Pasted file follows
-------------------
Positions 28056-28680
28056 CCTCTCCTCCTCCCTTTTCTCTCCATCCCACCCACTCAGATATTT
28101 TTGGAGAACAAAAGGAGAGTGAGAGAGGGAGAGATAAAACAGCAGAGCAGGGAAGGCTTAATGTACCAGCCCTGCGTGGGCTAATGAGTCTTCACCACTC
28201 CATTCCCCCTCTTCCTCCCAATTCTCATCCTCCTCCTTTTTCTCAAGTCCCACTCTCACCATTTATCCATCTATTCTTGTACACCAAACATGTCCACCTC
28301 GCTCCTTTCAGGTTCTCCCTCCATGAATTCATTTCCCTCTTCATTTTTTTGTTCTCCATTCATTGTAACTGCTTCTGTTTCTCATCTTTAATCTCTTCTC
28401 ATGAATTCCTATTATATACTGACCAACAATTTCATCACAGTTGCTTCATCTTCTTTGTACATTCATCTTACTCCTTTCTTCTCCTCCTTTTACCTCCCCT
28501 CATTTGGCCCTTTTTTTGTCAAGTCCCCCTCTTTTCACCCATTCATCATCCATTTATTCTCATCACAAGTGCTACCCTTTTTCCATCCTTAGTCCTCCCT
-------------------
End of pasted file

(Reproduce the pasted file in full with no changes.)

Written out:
Positions 28056-28680
28056 CCTCTCCTCCTCCCTTTTCTCTCCATCCCACCCACTCAGATATTT
28101 TTGGAGAACAAAAGGAGAGTGAGAGAGGGAGAGATAAAACAGCAGAGCAGGGAAGGCTTAATGTACCAGCCCTGCGTGGGCTAATGAGTCTTCACCACTC
28201 CATTCCCCCTCTTCCTCCCAATTCTCATCCTCCTCCTTTTTCTCAAGTCCCACTCTCACCATTTATCCATCTATTCTTGTACACCAAACATGTCCACCTC
28301 GCTCCTTTCAGGTTCTCCCTCCATGAATTCATTTCCCTCTTCATTTTTTTGTTCTCCATTCATTGTAACTGCTTCTGTTTCTCATCTTTAATCTCTTCTC
28401 ATGAATTCCTATTATATACTGACCAACAATTTCATCACAGTTGCTTCATCTTCTTTGTACATTCATCTTACTCCTTTCTTCTCCTCCTTTTACCTCCCCT
28501 CATTTGGCCCTTTTTTTGTCAAGTCCCCCTCTTTTCACCCATTCATCATCCATTTATTCTCATCACAAGTGCTACCCTTTTTCCATCCTTAGTCCTCCCT